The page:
Hello there! I'm Dr. Vinifera, or "Vinny" for short. Ask me your toughest wine questions, from the technical aspects of winemaking to the fine points of etiquette. I hope you find my answers educational and even amusing. Looking for a particular answer? Check my archive and my FAQs. You can also follow me on Twitter: @AskDrVinny.
Dear Dr. Vinny,
My basement flooded during Hurricane Irene with four and a half feet of river water. I had two Eurocave wine cellars with about 250-300 bottles of wine in storage. I believe the cellars fell over during the height of the flood as no bottles broke, but they were floating in the water for 2 days. I have since washed all of the bottles and tasted a couple, both with cork and screwcap closures and they seem okay. Given these conditions, how permeable are these two closures?
—Jeff C., Denville, N.J.
It’s tricky, because it really does vary from bottle to bottle. I expect that bottles sealed with cork are more likely to be affected by soaking in water than bottles sealed with a screwcap. Some water may have penetrated the capsule or been absorbed by the very top of the cork, and at most you might notice some mold grow there over time, which is probably harmless. I don’t think that any water will have penetrated more than the surface of the cork in just two days, unless the cork was faulty and didn’t provide a good seal. If the cork was that faulty, the wines were probably oxidized anyway, and undrinkable. (Keep in mind that the alcohol in wine helps protect it from bacterial growth.)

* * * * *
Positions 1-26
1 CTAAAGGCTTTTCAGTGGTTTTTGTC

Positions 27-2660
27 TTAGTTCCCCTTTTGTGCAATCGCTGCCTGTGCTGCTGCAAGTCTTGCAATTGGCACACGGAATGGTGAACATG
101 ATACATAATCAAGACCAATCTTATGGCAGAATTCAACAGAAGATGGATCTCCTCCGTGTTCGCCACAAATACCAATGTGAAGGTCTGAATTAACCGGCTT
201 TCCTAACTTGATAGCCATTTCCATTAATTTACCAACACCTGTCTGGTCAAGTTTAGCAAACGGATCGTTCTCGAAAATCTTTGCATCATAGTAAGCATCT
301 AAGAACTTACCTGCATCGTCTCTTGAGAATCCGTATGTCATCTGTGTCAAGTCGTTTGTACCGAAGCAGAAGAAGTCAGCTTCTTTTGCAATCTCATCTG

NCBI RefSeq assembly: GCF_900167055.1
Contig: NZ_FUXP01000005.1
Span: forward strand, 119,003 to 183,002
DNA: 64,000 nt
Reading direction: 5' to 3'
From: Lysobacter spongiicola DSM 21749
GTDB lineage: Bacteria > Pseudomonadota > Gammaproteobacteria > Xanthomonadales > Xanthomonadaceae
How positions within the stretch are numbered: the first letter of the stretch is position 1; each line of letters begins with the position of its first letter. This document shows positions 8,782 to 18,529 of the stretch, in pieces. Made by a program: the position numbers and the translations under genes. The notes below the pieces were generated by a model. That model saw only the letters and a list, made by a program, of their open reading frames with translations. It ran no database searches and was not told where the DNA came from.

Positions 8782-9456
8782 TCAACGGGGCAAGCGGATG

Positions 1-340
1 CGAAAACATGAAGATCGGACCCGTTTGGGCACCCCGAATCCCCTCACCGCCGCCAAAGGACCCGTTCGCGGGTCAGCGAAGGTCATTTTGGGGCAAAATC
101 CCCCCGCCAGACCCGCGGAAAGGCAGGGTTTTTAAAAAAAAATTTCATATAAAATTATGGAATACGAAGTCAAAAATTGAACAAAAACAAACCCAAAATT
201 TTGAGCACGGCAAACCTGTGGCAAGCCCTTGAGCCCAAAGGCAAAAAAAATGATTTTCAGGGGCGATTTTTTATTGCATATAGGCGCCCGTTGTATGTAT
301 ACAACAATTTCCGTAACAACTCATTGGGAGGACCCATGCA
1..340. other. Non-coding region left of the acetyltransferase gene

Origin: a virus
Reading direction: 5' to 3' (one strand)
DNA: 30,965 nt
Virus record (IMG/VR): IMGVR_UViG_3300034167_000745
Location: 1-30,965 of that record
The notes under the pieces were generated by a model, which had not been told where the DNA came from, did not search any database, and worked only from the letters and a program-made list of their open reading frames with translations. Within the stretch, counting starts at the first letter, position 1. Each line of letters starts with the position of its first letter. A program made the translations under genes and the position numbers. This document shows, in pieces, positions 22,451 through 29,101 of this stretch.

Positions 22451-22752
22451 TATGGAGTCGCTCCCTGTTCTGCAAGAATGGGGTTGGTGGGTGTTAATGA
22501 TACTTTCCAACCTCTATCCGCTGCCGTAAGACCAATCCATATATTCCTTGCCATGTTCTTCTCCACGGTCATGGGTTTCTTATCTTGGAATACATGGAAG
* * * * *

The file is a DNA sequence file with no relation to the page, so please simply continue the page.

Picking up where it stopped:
My other concern would be whether or not the floodwaters had any risk of E. coli or salmonella from proximity to sewage or farmland. In that case, the outside of your bottles need to be cleaned. Avoid any chlorine products, which can further complicate the issue. Instead, I’d use rubbing alcohol to clean off the bottle, especially the lip, before handling and drinking.
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